How to Prune My Empress Tree

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Things You'll Need

  • Ladder

  • Goggles

  • Gloves

  • Hand pruner

  • Small pruning saw

  • Lopping shears

  • Chainsaw

The Royal empress tree grows to a height of 50 feet and a width of 30 feet. It has large leaves and flowers and thrives in full or partial sun. The flowering tree is adaptable, growing from Mexico to Canada, and lives a long life. Growers prefer it because it can tolerate drought and doesn't usually have issues with disease or insects. Thinning the branches of empress trees every year will help sunlight reach the inner section of the tree, providing nourishment and preventing disease infestation.


Step 1

Prune empress trees as late in the winter as possible to avoid winter injury. Summer pruning will dramatically cut the energy portion of the tree and result in less growth. But if you must, prune as soon as buds start to appear or, even better, wait until growth is a few inches long.

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Step 2

Use a hand pruner to cut small, thin branches. Lopping shears or small pruning saws can be used for slightly larger branches. If you're dealing with branches that are about 6 inches in thickness, use a pruning saw. Chainsaws will work on those thicker than 8 inches.


Step 3

Identify the node, which is where one twig or branch meets another. Each spring, growth will start with buds and twigs grow until there is a new node.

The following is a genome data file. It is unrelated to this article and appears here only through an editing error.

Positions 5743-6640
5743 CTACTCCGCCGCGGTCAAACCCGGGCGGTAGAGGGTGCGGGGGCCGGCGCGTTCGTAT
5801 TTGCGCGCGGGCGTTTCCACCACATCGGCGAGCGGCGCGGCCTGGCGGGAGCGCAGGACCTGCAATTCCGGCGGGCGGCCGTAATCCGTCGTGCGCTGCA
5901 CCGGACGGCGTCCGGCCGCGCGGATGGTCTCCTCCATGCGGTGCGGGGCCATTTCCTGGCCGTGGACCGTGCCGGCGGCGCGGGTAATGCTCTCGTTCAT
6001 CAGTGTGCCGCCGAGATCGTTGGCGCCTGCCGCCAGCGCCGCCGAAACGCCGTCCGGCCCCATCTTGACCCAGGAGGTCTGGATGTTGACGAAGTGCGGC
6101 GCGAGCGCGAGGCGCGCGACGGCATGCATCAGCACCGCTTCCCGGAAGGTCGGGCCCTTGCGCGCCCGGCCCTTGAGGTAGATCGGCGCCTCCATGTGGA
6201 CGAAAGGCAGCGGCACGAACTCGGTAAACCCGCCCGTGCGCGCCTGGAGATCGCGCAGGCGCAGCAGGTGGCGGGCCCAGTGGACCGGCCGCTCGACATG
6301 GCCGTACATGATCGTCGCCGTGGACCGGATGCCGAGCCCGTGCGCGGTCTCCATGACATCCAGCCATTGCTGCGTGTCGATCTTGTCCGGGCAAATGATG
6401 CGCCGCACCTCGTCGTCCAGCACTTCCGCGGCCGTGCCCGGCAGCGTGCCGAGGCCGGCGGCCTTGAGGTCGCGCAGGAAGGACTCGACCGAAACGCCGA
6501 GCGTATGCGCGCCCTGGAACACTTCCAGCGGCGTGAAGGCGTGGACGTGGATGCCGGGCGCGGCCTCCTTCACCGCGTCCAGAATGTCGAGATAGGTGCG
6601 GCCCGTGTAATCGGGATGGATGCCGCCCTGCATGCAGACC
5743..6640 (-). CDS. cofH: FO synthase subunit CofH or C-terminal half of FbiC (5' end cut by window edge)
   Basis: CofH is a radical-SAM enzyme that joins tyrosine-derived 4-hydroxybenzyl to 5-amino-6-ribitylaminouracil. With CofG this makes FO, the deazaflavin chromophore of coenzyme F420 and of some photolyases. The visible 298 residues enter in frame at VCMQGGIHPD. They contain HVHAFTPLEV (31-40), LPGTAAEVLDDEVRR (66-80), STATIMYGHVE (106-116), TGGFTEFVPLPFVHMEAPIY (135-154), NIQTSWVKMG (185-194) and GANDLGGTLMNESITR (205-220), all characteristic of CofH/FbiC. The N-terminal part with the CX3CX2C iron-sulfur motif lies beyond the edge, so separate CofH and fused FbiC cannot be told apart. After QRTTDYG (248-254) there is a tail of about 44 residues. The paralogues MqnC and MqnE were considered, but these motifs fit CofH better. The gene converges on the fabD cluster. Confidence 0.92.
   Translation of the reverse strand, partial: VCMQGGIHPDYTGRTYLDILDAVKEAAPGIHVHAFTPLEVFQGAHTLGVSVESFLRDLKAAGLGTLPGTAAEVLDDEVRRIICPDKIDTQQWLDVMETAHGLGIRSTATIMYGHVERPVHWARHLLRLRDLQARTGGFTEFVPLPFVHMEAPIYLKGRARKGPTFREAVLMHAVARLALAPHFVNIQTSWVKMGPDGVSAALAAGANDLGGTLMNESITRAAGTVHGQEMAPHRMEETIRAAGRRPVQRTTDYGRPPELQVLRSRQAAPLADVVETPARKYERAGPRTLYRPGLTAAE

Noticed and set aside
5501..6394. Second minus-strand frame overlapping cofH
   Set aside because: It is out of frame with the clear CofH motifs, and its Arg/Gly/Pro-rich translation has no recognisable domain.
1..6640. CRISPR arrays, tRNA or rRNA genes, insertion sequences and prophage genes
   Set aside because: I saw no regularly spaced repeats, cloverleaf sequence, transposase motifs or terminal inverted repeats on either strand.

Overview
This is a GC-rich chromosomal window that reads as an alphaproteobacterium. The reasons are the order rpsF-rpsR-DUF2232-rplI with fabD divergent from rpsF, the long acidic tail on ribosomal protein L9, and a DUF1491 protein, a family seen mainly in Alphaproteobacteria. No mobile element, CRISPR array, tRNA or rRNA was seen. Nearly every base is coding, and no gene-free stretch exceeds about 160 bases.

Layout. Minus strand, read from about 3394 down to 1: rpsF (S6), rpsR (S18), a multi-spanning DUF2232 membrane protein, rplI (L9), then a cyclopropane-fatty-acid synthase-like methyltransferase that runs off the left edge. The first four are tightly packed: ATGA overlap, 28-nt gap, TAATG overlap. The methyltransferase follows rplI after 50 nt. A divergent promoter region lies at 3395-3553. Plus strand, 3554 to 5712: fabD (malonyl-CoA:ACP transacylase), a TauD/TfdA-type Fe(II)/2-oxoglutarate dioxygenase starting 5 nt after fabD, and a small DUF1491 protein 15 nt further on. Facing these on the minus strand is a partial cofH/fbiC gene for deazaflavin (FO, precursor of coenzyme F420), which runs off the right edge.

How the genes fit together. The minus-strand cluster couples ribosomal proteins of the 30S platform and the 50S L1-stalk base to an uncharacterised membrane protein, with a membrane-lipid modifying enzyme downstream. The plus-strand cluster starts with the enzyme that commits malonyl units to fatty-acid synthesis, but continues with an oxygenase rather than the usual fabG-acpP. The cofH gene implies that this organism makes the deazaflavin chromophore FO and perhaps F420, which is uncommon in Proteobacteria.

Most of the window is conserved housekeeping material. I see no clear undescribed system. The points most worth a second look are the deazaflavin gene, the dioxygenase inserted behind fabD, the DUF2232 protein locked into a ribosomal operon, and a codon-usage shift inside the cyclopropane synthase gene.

Step 4

Cut at the nodes in order to thin the crown. This will increase the amount of light and air that gets to the tree. Remove the branches with narrow, V-shaped connections because they are weaker and are likely already cracked. Keep all branches that are attached with strong U-shaped joints.


Step 5

Raise the crown by removing all the branches that are facing downward, at the bottom of the tree. This will give the tree a neater appearance and provide clearance below.


Wear goggles and gloves when pruning trees.

Have someone else spot the ladder when you're climbing it.

Know the different types of cut. A thinning cut is the removal of an entire shoot. Heading cut involves pruning only the terminal portion of a shoot which encourages the lower buds to grow. The most dramatic is the bench cut which removes upright shoots, opening up the center of the tree and spreading the branches outward.


Don't use a chainsaw if you're a novice.

Do not remove more than one-quarter of the crown at a time or you may cause stress and excessive production of new sprouts.


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